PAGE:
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anal glands

post #1 of 15
Thread Starter 
Hi there! I wondering about my 1 year old male neutered cat. He has this stench sometimes and it is disgusting! It happens probably once every 2 weeks. It gets on my sheets and on my blankets, clothing etc.

He licks the area and doesn't scoot. There doesn't appear to be any inflammation and when I took him into my vet the tech told me it was normal. That the expression of anal glands is normal and there didn't appear to be any inflammation.

My question: does anyone else have this situation? How could something so gross be normal? I have had cats before and have never encountered this before. I could understand if it was once every 5 years or something but this is way too frequent for my liking.

Any advice? Should I get a second opinion?
post #2 of 15
So the vet did express them? It usually happens naturally but it sounds like it isn't in this cats case. You might have to take him in more frequently to have them expressed. I don't really know anything else about it. Someone else should come along with better advice.
post #3 of 15
Thread Starter 
the vet didn't actually see him - the tech said since the cat looked normal that it wouldn't be worth our money to have him seen. No expression of glands and no actual exam.
post #4 of 15
I think that may have been a bit of a hasty recommendation on the part of the vet tech, although to be fair to her there may not have been a problem at that precise moment, you know how these things go, your car stops making that strange noise as soon as a mechanic is present! - none of my boys smell (except of fabric conditioner when they have found a nice pile of fresh laundry to curl up in!) and having a cat with a stench is not normal.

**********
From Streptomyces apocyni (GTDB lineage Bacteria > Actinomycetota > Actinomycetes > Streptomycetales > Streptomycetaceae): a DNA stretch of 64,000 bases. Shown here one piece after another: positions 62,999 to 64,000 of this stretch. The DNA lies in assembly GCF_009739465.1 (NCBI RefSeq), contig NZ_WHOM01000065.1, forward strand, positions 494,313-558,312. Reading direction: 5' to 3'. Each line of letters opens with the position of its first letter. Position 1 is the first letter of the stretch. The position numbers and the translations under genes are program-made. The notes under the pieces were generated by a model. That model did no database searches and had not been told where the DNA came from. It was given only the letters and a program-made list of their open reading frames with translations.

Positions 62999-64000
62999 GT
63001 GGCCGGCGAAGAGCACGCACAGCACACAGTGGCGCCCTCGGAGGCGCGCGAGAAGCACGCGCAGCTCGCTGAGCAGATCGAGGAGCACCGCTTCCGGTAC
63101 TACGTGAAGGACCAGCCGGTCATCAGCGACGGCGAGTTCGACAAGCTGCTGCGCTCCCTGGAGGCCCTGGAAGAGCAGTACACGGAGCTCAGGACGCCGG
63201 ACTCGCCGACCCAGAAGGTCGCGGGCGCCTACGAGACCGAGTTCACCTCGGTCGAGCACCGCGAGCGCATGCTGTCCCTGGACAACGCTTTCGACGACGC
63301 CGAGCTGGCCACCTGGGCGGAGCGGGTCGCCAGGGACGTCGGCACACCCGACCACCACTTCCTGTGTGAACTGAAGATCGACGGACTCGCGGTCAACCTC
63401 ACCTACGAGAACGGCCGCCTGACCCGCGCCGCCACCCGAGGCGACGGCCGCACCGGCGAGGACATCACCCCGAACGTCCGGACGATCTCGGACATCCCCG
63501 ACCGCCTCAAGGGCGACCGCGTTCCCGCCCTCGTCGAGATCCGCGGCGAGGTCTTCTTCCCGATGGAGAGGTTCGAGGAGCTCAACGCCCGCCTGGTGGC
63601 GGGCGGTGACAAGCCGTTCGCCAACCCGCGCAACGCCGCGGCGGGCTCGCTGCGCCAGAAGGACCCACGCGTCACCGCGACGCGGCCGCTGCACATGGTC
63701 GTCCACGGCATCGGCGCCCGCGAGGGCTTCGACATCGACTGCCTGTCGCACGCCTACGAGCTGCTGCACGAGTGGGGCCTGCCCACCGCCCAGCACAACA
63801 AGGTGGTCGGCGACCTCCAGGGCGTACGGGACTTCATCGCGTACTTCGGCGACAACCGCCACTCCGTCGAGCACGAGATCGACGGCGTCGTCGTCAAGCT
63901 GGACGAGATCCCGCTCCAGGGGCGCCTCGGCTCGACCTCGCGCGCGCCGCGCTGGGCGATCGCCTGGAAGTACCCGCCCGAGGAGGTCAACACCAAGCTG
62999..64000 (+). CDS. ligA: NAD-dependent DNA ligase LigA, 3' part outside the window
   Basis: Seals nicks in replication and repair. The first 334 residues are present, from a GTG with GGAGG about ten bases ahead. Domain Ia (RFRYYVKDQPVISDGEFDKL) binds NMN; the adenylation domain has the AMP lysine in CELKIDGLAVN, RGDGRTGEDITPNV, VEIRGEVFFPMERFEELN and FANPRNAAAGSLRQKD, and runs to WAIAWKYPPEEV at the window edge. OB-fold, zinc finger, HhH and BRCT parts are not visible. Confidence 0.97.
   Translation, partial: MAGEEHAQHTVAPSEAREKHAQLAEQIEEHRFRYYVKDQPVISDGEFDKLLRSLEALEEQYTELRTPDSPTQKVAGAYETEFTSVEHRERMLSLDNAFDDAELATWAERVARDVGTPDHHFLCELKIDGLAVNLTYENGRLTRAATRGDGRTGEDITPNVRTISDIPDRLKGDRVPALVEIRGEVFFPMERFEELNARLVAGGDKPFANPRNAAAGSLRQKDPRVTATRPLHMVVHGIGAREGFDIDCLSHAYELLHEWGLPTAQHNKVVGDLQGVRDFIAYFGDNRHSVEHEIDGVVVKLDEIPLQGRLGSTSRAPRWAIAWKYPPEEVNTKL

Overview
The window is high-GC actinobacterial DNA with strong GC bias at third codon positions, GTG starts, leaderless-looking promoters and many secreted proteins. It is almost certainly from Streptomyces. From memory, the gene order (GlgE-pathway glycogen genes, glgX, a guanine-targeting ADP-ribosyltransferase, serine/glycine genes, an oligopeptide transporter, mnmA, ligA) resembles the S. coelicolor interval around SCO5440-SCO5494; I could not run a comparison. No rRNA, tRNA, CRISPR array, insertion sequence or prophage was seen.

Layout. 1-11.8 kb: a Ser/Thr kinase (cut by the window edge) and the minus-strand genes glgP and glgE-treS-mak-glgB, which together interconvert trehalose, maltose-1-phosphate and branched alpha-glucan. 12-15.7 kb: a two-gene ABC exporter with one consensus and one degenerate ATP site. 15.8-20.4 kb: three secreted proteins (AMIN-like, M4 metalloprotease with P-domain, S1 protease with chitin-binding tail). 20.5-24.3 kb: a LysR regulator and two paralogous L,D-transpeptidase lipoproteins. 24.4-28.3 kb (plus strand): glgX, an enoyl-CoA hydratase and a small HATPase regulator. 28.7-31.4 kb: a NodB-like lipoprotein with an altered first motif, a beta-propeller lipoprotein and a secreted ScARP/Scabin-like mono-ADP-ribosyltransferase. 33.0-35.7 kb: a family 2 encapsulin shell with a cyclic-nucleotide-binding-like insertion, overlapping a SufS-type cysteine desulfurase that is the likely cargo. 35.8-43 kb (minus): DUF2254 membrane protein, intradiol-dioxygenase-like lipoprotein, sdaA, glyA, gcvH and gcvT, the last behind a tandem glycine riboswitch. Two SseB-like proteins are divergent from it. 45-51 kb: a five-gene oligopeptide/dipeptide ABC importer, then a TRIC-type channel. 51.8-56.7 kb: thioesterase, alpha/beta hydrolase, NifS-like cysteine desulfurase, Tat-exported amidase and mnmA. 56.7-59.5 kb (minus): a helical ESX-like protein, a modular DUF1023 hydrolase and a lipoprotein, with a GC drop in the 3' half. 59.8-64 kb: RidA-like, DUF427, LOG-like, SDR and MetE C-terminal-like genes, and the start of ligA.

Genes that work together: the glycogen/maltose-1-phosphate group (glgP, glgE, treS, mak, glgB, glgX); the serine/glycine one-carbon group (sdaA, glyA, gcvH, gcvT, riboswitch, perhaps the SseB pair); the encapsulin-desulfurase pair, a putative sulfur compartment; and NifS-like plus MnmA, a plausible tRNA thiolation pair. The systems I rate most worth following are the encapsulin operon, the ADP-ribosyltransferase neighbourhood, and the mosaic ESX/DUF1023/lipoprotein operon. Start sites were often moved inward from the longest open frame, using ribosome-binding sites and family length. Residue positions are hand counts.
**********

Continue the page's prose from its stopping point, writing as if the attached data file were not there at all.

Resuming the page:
If there aren't any other signs of ill health I would take him back to the vet when he's whiffy and see if they have any suggestions. I bet it is his anal glands if he leaves the smell on your blankets and clothes - nasty!
post #5 of 15
Thread Starter 
So I take it it's not a normal thing to have this smell ruin clothing and blankets? Otherwise, I think I'd hear a lot more of it.

this is him:
eww
post #6 of 15
Cleo needs to have her's expressed a couple of time a year. I know when it's time when I see her scoot on the carpet. Yes, it is a vile smelling fluid that comes from the glands. Cleo is the first (and only) cat I've had that has ever had this problem, and I've had cats for nearly 50 years. My vet has offered to teach me how to do this, but I'd rather have Cleo associate the pain of having her anal glands expressed with the vet, and not me! Good luck to you and your kitty!
post #7 of 15
My kitties get stinky bums sometimes too, and even though their glands 'feel' fairly normal, it never fails that I will get a good bit out of them...I have learned that when cat can't seem to keep his bum smelling 'cleanish' then those glands need a little clean out, even if they don't feel impacted. Once they are clean, no more smell...well, once I wash that bum...but even after I know they have used the box a time or two, they don't smell icky. I have two girls that occasionally need a bit of anal gland cleaning. Cats shouldn't be stinky, nor should they leave stinkies when they leave somewhere...so, no, this is not a normal thing.